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Old 23-09-2015, 12:23   #3
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Re: 1975 San Juan 24ft - Advice

I have raced a lot on the SJ24 back in the day. First, they did not have an inboard engine... at least none that I saw did. Is that what you mean by an engine problem? They were well built for their type, not a heavy cruising boat but competitive with other production types. Check keel bolts for rust or leaks, check sail condition as sails can cost thousands. Water intrusion in the rudder or deck is a concern in any older boat. If the cabin leaks inside then you can probably count on deck water intrusion. Beware of leaks from the aluminum toerails... these are common and very hard to fix if it's not just a bolt leak. If the boat doesn't smell mildew and seems dry it is probably OK... but then we've had a very dry year too.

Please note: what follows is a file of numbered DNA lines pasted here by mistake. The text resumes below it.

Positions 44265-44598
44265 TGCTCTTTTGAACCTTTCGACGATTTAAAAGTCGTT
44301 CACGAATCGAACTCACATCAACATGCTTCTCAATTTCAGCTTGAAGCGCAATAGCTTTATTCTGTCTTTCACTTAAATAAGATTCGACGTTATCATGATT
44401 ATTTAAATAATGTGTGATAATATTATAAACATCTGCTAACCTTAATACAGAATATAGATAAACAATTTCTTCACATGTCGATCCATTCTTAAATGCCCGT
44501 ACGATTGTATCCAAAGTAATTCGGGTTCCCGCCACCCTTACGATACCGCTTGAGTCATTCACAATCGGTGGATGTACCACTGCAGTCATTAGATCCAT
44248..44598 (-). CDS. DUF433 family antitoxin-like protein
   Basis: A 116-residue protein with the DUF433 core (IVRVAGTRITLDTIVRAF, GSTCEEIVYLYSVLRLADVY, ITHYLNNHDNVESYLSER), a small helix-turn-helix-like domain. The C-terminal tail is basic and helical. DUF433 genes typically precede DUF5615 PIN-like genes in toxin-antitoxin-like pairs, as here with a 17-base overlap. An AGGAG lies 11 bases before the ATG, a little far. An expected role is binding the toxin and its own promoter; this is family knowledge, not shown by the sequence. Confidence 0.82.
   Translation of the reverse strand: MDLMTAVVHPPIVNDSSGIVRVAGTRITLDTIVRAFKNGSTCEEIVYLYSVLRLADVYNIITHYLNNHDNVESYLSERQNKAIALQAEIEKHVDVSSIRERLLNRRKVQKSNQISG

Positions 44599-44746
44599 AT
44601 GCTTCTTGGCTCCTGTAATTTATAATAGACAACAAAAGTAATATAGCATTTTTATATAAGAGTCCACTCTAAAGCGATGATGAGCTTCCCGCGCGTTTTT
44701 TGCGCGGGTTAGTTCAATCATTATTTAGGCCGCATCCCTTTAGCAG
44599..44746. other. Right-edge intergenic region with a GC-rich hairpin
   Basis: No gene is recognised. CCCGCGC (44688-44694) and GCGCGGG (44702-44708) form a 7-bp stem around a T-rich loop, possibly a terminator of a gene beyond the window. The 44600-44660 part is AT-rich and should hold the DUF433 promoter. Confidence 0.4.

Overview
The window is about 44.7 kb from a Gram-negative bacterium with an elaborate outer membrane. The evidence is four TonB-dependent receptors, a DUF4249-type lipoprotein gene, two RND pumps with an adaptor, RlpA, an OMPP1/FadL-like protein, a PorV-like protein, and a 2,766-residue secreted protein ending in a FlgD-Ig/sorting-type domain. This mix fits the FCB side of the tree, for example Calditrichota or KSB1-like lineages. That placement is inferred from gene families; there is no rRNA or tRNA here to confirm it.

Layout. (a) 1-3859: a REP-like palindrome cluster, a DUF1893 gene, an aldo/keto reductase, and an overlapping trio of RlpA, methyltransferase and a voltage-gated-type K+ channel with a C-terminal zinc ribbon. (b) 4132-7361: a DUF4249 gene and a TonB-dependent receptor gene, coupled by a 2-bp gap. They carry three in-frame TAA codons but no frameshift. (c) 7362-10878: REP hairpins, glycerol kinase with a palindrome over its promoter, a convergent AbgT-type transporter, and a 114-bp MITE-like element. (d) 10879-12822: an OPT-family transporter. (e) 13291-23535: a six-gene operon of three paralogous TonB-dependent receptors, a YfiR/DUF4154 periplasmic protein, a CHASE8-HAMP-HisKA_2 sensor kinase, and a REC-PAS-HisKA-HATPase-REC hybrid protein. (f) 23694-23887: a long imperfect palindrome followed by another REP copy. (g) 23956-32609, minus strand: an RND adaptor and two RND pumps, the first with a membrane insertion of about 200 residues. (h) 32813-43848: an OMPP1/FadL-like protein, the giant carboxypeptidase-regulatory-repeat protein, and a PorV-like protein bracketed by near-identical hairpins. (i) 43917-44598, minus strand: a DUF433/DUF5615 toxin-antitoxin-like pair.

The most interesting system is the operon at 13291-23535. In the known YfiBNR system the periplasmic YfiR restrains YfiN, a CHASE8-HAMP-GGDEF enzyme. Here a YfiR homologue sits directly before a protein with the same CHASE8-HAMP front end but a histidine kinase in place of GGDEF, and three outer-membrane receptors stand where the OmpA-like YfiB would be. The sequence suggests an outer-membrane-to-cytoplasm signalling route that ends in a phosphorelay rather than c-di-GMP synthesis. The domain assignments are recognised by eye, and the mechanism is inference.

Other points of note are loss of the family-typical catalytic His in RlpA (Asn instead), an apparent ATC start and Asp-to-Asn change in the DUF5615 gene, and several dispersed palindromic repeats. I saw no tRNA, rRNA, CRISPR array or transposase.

Fun little boats, they are IOR racing types so do roll some going downwind in a breeze but nothing huge.
I would probably choose a different boat in the 25 foot range, maybe a Ranger 26 or a Coronado 25, but you use what you get and learn to like it. A Catalina 27 can be had pretty cheap and will retain it's value well.
"I spent most of my money on Booze, Broads and Boats. The rest I wasted" - Elmore Leonard

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Old 27-09-2015, 16:32   #4
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Re: 1975 San Juan 24ft - Advice